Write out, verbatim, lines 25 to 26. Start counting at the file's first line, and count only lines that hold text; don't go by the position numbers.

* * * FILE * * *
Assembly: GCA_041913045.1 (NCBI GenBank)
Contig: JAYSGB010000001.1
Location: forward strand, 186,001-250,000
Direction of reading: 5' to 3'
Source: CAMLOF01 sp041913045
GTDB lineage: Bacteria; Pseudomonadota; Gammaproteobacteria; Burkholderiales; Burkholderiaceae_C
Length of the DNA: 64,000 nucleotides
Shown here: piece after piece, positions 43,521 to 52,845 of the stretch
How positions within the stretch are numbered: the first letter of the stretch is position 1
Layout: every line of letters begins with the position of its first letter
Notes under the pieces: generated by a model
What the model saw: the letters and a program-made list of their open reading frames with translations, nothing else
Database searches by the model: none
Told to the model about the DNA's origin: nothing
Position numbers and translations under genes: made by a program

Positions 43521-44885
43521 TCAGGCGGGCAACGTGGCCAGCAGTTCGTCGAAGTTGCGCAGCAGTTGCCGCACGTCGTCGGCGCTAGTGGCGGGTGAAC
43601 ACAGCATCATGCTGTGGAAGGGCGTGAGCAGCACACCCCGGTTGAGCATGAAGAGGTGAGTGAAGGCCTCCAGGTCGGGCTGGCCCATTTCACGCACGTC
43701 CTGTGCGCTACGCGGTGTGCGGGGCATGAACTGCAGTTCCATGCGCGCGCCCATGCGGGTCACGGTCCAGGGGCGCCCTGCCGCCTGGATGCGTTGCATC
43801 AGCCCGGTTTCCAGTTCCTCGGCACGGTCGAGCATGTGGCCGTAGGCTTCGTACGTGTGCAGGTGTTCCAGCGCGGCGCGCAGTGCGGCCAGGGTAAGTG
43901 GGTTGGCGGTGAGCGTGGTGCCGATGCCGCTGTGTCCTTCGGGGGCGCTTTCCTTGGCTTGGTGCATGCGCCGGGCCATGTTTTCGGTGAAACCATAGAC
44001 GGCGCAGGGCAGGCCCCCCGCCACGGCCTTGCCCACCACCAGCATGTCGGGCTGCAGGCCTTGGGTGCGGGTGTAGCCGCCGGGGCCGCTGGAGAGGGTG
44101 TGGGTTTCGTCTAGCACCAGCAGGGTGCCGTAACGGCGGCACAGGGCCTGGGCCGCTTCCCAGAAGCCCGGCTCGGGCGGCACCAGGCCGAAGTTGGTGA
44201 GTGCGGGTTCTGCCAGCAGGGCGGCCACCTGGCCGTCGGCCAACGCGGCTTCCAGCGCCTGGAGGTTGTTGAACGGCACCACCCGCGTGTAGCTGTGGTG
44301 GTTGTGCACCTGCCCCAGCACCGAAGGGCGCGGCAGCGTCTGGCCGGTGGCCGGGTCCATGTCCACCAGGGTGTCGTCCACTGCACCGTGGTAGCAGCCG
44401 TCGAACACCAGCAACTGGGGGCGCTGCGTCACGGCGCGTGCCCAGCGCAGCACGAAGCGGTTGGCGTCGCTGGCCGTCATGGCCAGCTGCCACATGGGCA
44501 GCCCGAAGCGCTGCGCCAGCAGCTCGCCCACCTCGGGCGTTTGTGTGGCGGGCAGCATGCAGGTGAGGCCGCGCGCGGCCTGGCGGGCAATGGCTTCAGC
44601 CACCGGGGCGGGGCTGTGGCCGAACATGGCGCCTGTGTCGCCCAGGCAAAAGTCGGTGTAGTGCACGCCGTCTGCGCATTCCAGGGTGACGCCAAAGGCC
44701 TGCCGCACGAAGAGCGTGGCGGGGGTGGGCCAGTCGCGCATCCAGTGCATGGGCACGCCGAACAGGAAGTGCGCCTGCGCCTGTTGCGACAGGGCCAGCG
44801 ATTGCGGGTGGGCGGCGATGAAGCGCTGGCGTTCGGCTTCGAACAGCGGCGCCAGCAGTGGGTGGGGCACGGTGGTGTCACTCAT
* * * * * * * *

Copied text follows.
44301 GTTGTGCACCTGCCCCAGCACCGAAGGGCGCGGCAGCGTCTGGCCGGTGGCCGGGTCCATGTCCACCAGGGTGTCGTCCACTGCACCGTGGTAGCAGCCG
44401 TCGAACACCAGCAACTGGGGGCGCTGCGTCACGGCGCGTGCCCAGCGCAGCACGAAGCGGTTGGCGTCGCTGGCCGTCATGGCCAGCTGCCACATGGGCA